This mosaic of Hebes Chasma is composed of eight single images taken with the High Resolution Stereo Camera on Mars Express, corresponding to orbits 360 (2 May 2004), 2149 (16 September 2005), 3217 (12 July 2006), 5142 (3 January 2008), 5160 (8 January 2008), 5178 (13 January 2008), 6241 (11 November 2008), and 7237 (24 August 2009). The image centre lies at about 1°S / 284°E.
Hebes Chasma is an enclosed, almost 8 km-deep trough stretching 315 km in an east–west direction and 125 km from north to south at its widest point. It sits about 300 km north of the vast Valles Marineris canyon. A flat-topped mesa is located in the centre of Hebes Chasma, which was likely shaped by the action of wind and water.
This colour-coded topography map shows the relative heights and depths of features in and around Hebes Chasma. White and red show the highest terrains, while blue and purple show the deepest.
This region of Mars was imaged by the High Resolution Stereo Camera on ESA’s Mars Express on eight occasions between 2004 and 2009 to create this new mosaic.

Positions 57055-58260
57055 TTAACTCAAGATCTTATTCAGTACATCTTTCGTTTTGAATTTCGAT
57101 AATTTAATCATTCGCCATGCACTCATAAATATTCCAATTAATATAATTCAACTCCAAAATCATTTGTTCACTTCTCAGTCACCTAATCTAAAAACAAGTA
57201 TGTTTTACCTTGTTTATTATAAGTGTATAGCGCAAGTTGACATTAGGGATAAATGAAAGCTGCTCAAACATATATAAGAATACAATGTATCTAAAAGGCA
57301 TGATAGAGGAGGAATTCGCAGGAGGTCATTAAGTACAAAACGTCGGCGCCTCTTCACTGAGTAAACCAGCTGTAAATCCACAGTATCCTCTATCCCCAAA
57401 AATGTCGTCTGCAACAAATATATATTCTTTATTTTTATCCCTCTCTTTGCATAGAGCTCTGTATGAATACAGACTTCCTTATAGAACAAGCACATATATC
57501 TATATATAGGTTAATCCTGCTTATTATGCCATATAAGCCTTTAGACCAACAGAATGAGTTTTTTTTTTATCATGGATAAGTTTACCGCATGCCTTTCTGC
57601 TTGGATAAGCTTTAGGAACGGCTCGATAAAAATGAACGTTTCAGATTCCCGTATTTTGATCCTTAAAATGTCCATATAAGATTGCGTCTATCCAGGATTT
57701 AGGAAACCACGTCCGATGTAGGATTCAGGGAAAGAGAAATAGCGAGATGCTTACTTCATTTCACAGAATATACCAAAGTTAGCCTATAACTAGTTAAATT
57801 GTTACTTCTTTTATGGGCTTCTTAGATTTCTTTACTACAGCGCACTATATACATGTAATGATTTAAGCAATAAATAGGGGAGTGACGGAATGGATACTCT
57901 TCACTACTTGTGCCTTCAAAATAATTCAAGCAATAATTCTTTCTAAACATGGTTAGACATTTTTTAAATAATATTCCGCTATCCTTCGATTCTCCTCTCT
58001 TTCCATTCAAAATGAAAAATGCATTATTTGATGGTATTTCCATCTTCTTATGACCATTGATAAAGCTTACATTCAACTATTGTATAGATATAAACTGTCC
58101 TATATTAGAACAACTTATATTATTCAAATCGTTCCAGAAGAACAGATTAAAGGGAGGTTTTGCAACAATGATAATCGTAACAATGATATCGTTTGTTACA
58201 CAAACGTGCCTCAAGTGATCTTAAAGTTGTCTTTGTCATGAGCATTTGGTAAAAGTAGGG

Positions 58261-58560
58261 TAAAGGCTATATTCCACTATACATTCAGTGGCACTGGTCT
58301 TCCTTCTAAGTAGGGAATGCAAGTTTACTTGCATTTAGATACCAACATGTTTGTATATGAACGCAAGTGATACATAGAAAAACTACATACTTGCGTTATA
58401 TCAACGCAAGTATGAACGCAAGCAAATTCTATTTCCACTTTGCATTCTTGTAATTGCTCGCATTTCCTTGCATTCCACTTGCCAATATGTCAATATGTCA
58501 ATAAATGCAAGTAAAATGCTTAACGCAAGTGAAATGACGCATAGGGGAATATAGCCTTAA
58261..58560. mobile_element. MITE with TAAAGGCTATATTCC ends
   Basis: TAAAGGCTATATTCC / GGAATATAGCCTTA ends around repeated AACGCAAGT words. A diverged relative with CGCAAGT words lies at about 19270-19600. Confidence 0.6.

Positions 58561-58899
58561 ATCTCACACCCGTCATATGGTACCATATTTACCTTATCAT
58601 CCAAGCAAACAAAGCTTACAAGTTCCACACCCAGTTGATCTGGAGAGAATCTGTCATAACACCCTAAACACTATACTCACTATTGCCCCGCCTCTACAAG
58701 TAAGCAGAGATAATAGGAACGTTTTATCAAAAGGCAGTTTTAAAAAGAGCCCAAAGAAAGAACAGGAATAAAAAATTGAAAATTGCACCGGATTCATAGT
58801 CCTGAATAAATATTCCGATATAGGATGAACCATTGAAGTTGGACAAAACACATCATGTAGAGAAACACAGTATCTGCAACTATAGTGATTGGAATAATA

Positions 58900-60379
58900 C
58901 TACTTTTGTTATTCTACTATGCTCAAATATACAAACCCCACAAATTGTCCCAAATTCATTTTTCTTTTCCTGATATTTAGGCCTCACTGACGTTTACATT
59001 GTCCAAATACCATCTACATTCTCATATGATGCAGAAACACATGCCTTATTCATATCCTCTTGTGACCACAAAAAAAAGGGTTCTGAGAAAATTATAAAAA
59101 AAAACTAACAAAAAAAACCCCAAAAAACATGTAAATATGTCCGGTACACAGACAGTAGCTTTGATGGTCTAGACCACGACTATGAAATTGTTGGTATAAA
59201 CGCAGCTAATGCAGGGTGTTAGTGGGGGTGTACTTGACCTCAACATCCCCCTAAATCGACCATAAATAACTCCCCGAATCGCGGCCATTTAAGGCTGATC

The details of the central mesa inside Hebes Chasma are seen in close-up detail in this perspective view. A horseshoe-shaped chunk has been taken out of one side of the mound (left in this image); the material has slumped down onto the floor of the valley below. A dark patch appears to pool like spilt ink across the debris. It is most likely loose material that has slid down the walls from an intermediate layer. Melted ice could have played a role by weakening the rocks to create its flow-like appearance.
Along the side of the mound fine horizontal layering is seen. The layers likely comprise a mix of wind-blown dust and ancient lake sediments, along with remnants of the older plateau.
A flat-topped mesa is located in the centre of Hebes Chasma and rises to a similar height as the surrounding plains. Exposed within the walls of the mesa are layers of sediments deposited by wind and water.
Numerous grooves are etched into the mountain, suggesting the material is weak and easily eroded. The walls of Hebes Chasma are also weak – a large landslide dominates the right side of this image.
Data from the nadir channel and one stereo channel of the High Resolution Stereo Camera on ESA’s Mars Express have been combined to produce this anaglyph 3D image of Hebes Chasma, which can be viewed using stereoscopic glasses with red–green or red–blue filters.